Vomeronasale - An exhibition by József Csató

Stripes, Hoods, and Cyclops

József Csató’s recent paintings have featured increasingly fewer cacti, indigenous people playing the guitar, or female figures speaking on the phone, each of which can arguably be seen as representing so many respective artistic periods in Csató’s almost decade-long career. These already well-known motifs have been replaced by paintings, best definable as still-lifes and portraits, featuring pastel-colored exotic fruits, “Cyclops” with indecipherable faces, figures wearing striped hoods, and characters puffing up cigarette smoke. Another highly conspicuous change in the new pictures is related to colors: the gamut of greenish-yellowish-brownish colors, over which Csató has developed masterful control, is succeeded by a range of much more hard-contrast hues with lots of blue and pink inserts, whereby his former artistic style becomes gently subverted as well as more daring.

At the same time, the new pictures display many hallmarks of the artist’s earlier output, such as the characteristic representation of full figures in “cut-outs,” which gives us the odd character without a leg and/or head. The figures in Csató’s new paintings are ascribed merely traces of a personality, who thus acquire their identity through a reduced system of attributes, rather than by the representation of their specific characteristics. This is not a completely new phenomenon in Csató’s painting either, so we may safely say that the new paintings have preserved all the individual traits of his earlier work, which are now being combined with his new carnivalesque experiments, resulting in new colors, flamboyant characters, and colorful portraits. It is to be noted, moreover, that Csató now creates his characters out of dabs, thus the flat figures on the canvas are defined by their outlines and their surfaces of multi-layered color. The new paintings testify to a courage rarely evinced by artists: it is not often seen that a painter with an individual visual language embarks on and follows through with new experiments for the length of a full cycle, which then become vibrantly successful.

It remains to be seen whether the new indoor plants, pineapples, the portrait structures a la Lajos Vajda, the hoods, the stuck-out tongues, the stripes, the fluorescent colors, the metallic background usher in a brand new period. What is certain is that József Csató’s brushstrokes are now broader, but also more forceful than they used to be. They constitute highly concentrated structures on the richly textures canvases, which do not become overly emphatic elements apart from one or two sophisticated “pleasure portraits,” that is, they do not cross over to the bestial in terms of technical solutions. It is also notable that Csató’s paintings are increasingly more concentrated, yet they are large canvases composed in an experimental spirit, replacing his earlier pictures dominated by a single gesture and a minimal set of motifs.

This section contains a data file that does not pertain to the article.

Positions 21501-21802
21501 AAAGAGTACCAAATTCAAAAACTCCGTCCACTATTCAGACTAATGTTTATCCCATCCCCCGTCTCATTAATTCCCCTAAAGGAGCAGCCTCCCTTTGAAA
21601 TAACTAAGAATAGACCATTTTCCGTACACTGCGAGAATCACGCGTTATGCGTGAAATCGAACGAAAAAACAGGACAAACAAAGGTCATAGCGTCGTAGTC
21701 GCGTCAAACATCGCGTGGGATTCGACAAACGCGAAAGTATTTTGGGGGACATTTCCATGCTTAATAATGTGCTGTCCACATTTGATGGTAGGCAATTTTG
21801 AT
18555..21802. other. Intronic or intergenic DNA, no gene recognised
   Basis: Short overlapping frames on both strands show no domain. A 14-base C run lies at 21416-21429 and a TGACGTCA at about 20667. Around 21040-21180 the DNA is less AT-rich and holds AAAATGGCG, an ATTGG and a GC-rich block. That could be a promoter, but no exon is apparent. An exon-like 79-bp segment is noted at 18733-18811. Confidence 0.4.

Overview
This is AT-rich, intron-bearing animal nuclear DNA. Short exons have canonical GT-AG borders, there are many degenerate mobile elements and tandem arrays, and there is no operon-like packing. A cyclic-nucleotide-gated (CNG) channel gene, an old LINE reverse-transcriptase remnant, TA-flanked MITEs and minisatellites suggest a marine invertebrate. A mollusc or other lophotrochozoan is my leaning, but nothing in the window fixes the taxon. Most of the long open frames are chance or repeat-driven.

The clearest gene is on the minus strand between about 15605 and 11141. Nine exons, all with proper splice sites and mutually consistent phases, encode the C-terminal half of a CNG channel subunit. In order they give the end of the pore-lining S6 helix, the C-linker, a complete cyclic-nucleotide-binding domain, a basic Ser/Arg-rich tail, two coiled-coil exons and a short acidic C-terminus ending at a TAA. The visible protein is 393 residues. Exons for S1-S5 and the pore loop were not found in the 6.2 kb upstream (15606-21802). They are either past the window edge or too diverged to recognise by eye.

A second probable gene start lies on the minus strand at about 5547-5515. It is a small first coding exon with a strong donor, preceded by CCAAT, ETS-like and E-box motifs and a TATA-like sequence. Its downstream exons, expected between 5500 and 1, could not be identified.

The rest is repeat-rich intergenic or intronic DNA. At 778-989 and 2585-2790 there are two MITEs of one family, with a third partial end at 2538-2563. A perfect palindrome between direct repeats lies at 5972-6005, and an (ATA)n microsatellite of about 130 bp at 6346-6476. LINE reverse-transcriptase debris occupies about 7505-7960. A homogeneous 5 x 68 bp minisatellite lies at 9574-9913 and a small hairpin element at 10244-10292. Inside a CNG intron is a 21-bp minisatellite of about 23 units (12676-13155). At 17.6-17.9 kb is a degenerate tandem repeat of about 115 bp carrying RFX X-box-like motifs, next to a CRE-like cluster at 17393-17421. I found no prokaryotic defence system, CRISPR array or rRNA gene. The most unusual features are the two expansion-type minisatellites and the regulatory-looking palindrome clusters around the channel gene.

Another interesting feature to notice is that Csató’s attitude towards the exotic is changing: he does not so much incorporate par excellence exotic elements into his pictures as turns his immediate environment exotic. We can also see in some of his pictures that Csató’s exoticism-collection, this his inspiration-pool, has been extended to include the fashionable camouflage patterns of urban culture.

Csató’s portraits nonetheless remain undeniably exotic, as the infant-heads, and the smokers puffing up some fabulous smoke all virtually turn into masks on the canvas. The paintings gently intimate the inextricable tensions of the double portraits, which are hinted at by the intertwining outlines of the figures. This is another central motif in Csató’s new sequence, since the figures are caught up in an apparent power-struggle, in which they come to dominate each other, then they are left alone, they overwrite one another, they get transformed, dissolved. In these pictures, Csató has been intrigued by the points of connection in elementary relationships, which can also be detected in the characteristically absurd title which the artist chose to give his exhibition: “vomeronasale”. The title refers to an olfactory organ, whose operation is not quite clear even to experts, but it is assumed that its function is to identify olfactory signals used in interpersonal communication, thus it plays a vital role in the emergence of various emotions.

Áron Fenyvesi

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